In compliance with the requirement of Section 3506(c)(2)(A) of the Paperwork Reduction Act of 1995 for opportunity for public comment on proposed data collection projects, the Centers for Disease Control and Prevention (CDC) will publish periodic summaries of proposed projects. To request more information on the proposed projects or to obtain a copy of the data collection plans and instruments, call 404-639-5960 and send comments to Carol E. Walker, CDC Acting Reports Clearance Officer, 1600 Clifton Road, MS-D74, Atlanta, GA 30333 or send an e-mail to email@example.com. Start Printed Page 7861
Comments are invited on: (a) Whether the proposed collection of information is necessary for the proper performance of the functions of the agency, including whether the information shall have practical utility; (b) the accuracy of the agency's estimate of the burden of the proposed collection of information; (c) ways to enhance the quality, utility, and clarity of the information to be collected; and (d) ways to minimize the burden of the collection of information on respondents, including through the use of automated collection techniques or other forms of information technology. Written comments should be received within 60 days of this notice.
Tourette Syndrome National Education and Outreach Program—New—National Center on Birth Defects and Developmental Disabilities (NCBDDD), Centers for Disease Control and Prevention (CDC).
Background and Brief Description
This program will collect program evaluation data from participants of educational workshops and recipients of educational resources on Tourette Syndrome (TS) conducted by the Tourette Syndrome Association in a cooperative agreement with the CDC.
TS is an inherited, neurobiological movement disorder characterized by involuntary motor and vocal tics that typically manifest during childhood. The exact number of people with TS is unknown. Data from the National Survey of Children's Health 2007 resulted in an estimate that 3 out of every 1,000 U.S. children (about 148,000) 6 through 17 years of age had been diagnosed with TS. Higher prevalence estimates obtained from community studies likely mean that there are a significant number of individuals who have TS, but who have not been diagnosed. TS is three to four times more common among males than females.
It is estimated that tens of thousands or Americans with TS either go undiagnosed or the clinical care they do receive is inadequate. There is no known cure. The disorder may express itself with mild symptoms for some, and severe symptoms for others. Depending on the severity and duration, tic symptoms may also be diagnosed as chronic motor or vocal tic disorder, transient tic disorder, and tic disorder not otherwise specified. TS is associated with a high rate of co-morbid conditions.
There is a lack of accurate treatment information among the medical community as well as the general public, and a limited number of expert physicians—all resulting in significant under-diagnosis, misdiagnosis, and inadequate treatment with scant follow-up care. Children also meet with stigma and inadequate responses in educational settings, limiting their educational and social success.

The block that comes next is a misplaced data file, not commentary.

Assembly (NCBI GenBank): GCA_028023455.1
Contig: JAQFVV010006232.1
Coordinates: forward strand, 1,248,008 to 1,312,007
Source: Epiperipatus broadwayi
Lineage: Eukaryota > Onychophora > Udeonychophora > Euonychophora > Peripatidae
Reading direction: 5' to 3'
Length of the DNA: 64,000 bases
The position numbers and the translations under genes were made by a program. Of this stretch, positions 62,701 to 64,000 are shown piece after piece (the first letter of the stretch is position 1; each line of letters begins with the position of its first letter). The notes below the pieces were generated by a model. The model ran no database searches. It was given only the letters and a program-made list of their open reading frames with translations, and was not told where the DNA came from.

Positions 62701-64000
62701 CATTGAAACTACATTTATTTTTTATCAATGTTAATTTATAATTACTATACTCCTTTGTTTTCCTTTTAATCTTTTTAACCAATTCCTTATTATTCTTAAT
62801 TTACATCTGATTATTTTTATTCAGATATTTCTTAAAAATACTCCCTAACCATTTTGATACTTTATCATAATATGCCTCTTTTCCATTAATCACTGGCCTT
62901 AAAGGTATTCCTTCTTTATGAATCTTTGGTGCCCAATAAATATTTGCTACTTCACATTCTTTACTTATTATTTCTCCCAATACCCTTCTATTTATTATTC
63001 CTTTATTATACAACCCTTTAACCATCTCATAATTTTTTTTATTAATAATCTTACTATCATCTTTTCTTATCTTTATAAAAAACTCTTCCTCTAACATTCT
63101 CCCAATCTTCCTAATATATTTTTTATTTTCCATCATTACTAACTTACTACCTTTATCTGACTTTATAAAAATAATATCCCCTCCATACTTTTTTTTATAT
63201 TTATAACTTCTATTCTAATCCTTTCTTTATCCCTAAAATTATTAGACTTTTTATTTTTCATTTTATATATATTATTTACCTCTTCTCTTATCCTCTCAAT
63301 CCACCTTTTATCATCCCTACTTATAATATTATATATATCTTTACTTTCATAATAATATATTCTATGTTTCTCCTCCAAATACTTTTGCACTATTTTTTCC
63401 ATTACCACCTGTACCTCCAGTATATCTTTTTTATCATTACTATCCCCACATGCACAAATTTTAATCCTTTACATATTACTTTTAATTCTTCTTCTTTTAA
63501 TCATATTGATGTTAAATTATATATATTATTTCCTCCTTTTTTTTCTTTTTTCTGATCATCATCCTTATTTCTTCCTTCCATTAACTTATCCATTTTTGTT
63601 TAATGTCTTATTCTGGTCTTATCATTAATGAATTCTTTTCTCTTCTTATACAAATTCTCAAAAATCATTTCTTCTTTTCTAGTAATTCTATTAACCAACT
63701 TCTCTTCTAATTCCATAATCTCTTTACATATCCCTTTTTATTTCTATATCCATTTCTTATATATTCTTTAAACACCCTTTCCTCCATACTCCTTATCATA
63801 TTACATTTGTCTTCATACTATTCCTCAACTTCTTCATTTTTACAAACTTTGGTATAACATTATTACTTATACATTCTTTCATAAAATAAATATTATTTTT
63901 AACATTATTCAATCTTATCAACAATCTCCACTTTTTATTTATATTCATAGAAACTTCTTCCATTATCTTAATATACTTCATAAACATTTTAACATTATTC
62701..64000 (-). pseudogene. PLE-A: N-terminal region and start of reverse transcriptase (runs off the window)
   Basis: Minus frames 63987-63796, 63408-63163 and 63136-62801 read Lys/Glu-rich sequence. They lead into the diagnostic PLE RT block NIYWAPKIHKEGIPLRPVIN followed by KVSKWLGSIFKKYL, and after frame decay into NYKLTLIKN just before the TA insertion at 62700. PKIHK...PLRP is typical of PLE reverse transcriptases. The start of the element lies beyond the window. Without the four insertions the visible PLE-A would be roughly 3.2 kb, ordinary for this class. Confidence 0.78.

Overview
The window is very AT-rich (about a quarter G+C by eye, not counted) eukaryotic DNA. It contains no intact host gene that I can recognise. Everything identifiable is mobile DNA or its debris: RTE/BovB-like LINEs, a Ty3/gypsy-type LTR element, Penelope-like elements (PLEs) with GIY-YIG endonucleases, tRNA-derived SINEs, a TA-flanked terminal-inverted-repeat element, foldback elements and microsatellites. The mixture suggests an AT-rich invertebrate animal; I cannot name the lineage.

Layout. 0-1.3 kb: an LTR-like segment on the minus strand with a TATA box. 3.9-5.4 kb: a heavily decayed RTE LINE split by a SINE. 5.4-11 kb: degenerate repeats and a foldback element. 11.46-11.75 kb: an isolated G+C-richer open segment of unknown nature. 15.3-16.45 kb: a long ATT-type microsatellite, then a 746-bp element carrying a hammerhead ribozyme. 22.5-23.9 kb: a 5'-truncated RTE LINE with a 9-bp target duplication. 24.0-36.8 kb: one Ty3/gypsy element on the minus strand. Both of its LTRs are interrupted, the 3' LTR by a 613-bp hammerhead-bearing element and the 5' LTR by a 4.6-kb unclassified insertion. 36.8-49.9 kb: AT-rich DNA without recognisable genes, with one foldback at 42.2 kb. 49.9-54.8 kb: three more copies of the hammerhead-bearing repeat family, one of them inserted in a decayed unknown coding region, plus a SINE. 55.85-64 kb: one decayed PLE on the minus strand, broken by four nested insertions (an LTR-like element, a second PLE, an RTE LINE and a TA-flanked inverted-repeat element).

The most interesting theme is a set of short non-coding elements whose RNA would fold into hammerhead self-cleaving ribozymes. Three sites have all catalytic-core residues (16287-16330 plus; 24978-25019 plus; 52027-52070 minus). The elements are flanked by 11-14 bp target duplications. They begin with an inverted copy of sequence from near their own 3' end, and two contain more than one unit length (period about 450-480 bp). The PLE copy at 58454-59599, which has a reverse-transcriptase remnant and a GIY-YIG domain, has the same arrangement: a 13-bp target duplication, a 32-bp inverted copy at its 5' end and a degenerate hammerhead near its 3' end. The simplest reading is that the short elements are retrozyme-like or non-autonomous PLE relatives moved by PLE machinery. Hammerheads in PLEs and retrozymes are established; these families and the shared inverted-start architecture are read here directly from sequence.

To address these issues, the Tourette Syndrome Association has developed educational workshops and materials to improve the recognition and awareness of TS diagnosis, treatment, co-occurring conditions, and quality of life for those impacted by TS. Health education programs have been developed for 3 groups of audiences: Health professionals, education professionals, and people with TS and their families. The format includes general education programs for the 3 groups, as well as two more in-depth medical training programs for physicians on TS and on the Comprehensive Behavioral Intervention for Tics (CBIT) treatment. In addition, a range of professional health education materials in various formats have been developed as educational resources and will be disseminated.
CDC requests OMB approval to collect program evaluation information from workshop participants and recipients of educational materials over a three-year period. Participants of the workshops and recipients of educational resources will be completing program evaluation forms to provide information on whether the workshop or resource met the educational goals. The information will be used to improve future workshops.
There are no costs to respondents other than their time.
|Type of respondents||Form name||Number of respondents||Number of responses per respondent||Average burden per response (in hrs)||Total burden hours|
|Health professionals||Medical Education Program Evaluation||1,000||1||2/60||33|
|Teachers/Educators||Education Program Evaluation||1,000||1||2/60||33|
|Public||Family/Public Education Program Evaluation||200||1||2/60||7|
|Public||Family/Public Medical Program Evaluation||200||1||2/60||7|
|Health professionals||CBIT Education Program Evaluation||500||1||2/60||17|
|Health professionals||CBIT pre-post test||500||2||3/60||50|
|Health professionals||Physician Retreat pre-post test||50||2||3/60||5|
|Health professionals||Physician Training Retreat follow up||30||1||2/60||1|
|Health professionals||CBIT Program 3 month follow-up||300||1||1/60||5|
|Health professionals||CBIT Online Evaluation||50||1||1/60||1|
|Teachers/Educators||Education Resource Dissemination||210||1||2/60||7|
|Public||Family Resource Dissemination||200||1||2/60||7|
|Health professionals||Medical Resource Dissemination||210||1||2/60||7|
Dated: February 7, 2011.
Carol E. Walker,
Acting Reports Clearance Officer, Centers for Disease Control and Prevention.
[FR Doc. 2011-3080 Filed 2-10-11; 8:45 am]
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